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Fields will shrink into the compass of man-power, with the additional advantage of attention to detail – the intelligence of many more senses. Large collective farms have not worked well in history. In private ownership, they’d become the now familiar colonial plantation owner and his hundreds – even thousands of slaves. In public ownership, they’d become institutionalised and wooden. Our new settlers will not stand for either. They’ll want to use their own senses and their own brains.
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With all this shrinking, you say, you are shrinking back in time and towards low yields and inefficiency. No, I say we are shrinking back into a world without fossil fuel and biofuels. We must put out the fires. We cannot have massive tractors and their massive machinery. We replace them with people – the ingenuity, dexterity and sensuality of very many people. To fully utilise people, it must be an egalitarian landfall.
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I’d say that most work done today is not only futile, it is destructive – insurance, banking, advertising, market research, manufacture of useless shiny things; of cars, trucks, aeroplanes. We scurry to destroy ourselves. Those many millions engaged in destruction can instead be engaged in useful production. Eventually, as the hard work of transition passes, people will have far, far more leisure time without oil, as they had with it.
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There will be work reviving canal and navigable river systems and small harbours all around the coastline. There will be work building the new sail-trading ships and smaller craft and there will be work on the farm and with rural housing – plus new tool-makers, weavers, millers…
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I say we cannot have fossil fuels, or biofuels, but anaerobic digestion is different. Fermentation is everywhere. It is essential to the continuation of life. It happens anyway. Harvesting gas is rather like hunter-gathering. We anaerobically ferment agricultural and household “waste” and use the gas. We exchange one gas for another and use the energy. CO.2 for methane seems a good idea.
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Tiny digestors may provide for the domestic stove. Farm digestors may provide for some small machinery. Neighbouring farms may share that machinery, for initial cultivation perhaps and what about a combine harvester – used for only 1 month every year – travelling between farms.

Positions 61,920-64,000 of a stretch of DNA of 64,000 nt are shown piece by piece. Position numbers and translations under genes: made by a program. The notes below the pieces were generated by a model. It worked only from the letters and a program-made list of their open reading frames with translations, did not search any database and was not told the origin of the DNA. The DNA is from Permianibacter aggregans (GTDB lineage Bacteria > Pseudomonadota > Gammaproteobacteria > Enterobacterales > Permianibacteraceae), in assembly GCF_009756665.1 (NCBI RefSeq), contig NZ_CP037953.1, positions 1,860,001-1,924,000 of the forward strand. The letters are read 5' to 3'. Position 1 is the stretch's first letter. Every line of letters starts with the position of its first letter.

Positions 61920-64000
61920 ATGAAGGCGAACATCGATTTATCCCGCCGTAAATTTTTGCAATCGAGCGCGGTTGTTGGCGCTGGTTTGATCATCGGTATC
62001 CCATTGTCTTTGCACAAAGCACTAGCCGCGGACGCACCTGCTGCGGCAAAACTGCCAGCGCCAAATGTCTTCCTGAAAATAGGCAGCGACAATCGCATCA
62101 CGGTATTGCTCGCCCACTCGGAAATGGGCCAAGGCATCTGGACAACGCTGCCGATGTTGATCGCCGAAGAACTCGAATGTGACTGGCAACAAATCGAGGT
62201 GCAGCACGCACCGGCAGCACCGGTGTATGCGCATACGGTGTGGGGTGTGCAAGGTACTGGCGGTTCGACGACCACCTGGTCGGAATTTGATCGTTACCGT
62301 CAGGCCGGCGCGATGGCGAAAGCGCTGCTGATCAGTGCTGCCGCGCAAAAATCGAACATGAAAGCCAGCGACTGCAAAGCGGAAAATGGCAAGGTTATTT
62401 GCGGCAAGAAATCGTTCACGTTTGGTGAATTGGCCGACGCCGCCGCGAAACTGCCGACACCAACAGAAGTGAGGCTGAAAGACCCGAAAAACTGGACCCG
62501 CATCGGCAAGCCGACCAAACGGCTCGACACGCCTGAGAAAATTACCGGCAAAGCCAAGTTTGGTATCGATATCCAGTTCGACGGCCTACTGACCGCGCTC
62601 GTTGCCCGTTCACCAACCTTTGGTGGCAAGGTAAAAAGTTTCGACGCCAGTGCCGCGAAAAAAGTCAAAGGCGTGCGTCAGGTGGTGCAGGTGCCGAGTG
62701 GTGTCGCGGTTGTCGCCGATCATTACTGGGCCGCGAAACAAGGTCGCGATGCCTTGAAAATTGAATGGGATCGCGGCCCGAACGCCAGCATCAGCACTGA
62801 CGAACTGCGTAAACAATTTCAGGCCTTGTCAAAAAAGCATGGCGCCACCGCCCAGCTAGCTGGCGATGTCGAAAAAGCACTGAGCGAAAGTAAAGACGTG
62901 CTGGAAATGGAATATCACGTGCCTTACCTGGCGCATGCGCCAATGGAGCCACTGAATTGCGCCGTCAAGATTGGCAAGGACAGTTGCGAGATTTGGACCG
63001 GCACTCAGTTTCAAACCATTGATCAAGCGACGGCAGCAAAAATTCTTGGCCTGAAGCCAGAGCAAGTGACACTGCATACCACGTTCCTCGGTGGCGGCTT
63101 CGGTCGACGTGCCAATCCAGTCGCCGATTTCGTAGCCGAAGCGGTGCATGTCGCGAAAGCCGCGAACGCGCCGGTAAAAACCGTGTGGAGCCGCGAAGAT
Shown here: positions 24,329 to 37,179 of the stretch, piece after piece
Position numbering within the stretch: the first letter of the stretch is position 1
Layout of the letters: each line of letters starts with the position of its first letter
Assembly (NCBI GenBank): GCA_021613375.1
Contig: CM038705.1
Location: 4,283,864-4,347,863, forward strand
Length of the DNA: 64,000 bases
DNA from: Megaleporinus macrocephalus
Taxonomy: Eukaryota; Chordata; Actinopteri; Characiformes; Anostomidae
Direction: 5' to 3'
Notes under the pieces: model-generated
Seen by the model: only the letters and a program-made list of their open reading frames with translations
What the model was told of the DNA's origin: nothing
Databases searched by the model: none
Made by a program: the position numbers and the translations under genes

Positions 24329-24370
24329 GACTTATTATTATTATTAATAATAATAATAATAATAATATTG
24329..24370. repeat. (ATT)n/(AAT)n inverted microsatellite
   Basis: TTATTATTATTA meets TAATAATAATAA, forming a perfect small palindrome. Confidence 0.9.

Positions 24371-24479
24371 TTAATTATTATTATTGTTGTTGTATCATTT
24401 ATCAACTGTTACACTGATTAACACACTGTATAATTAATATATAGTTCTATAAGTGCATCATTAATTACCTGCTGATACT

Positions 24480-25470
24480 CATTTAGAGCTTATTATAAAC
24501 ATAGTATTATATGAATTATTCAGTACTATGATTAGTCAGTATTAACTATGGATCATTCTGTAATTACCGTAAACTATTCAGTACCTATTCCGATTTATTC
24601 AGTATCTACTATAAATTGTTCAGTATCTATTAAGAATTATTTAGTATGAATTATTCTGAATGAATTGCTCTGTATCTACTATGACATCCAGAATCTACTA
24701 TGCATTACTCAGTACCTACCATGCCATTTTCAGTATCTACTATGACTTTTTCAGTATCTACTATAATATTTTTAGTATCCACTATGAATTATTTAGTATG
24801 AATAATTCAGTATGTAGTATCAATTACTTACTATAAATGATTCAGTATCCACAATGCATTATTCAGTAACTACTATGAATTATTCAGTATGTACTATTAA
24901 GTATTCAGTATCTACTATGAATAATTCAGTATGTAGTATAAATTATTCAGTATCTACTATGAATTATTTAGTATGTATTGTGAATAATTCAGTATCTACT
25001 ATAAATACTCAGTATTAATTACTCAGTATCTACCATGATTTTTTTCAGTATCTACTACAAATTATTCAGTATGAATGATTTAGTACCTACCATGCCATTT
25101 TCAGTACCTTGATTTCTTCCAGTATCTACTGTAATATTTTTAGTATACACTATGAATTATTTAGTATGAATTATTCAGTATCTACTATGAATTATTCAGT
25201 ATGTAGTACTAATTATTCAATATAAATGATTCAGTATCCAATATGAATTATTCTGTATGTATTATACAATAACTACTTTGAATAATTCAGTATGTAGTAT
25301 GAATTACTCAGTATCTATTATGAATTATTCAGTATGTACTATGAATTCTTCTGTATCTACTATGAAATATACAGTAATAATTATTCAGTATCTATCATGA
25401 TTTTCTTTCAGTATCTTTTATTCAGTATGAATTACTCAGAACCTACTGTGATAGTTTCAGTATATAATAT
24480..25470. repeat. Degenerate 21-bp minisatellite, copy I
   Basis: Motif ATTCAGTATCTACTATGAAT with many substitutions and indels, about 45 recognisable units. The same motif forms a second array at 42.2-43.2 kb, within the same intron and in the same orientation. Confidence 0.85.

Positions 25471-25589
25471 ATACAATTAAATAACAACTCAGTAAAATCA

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I am talking low horse power. The scything, stooking, stacking and threshing could be done by hand. In difficult weathers the combine harvester can dash between rain-storms. It’s a pleasant thought.
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Another thought – ceramics and metal working (re-purposing) need considerable heat. The digestor may provide it. We shall only know if it can, by trial, error and rationing – that is by fair distribution. Bear in mind the end is to shrink our impact on both climate and ecology, so that we cannot grow crops for the digestor, we can only place it as a part of the cycles of use and return.
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How do we minimise our impact? My own remedy is to think of human cultures occupying glades in the larger forest, rather than the permacultural remedy of imitating the canopies and understories of the forest. I think we can grow a greater biomass in the glade – one that meets our needs in a smaller space, while around us, the wilds can expand. We’ll only learn by doing it. Certainly, my crop of wheat needs full sun. Why do I say remedy? – because our culture is currently very sick and will not survive.
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* https://ecoclipper.org/

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1 Response to Our Habitation

  1. Joshua Msika says:

    Oh, I like this one! Very aligned to my vision!

    Like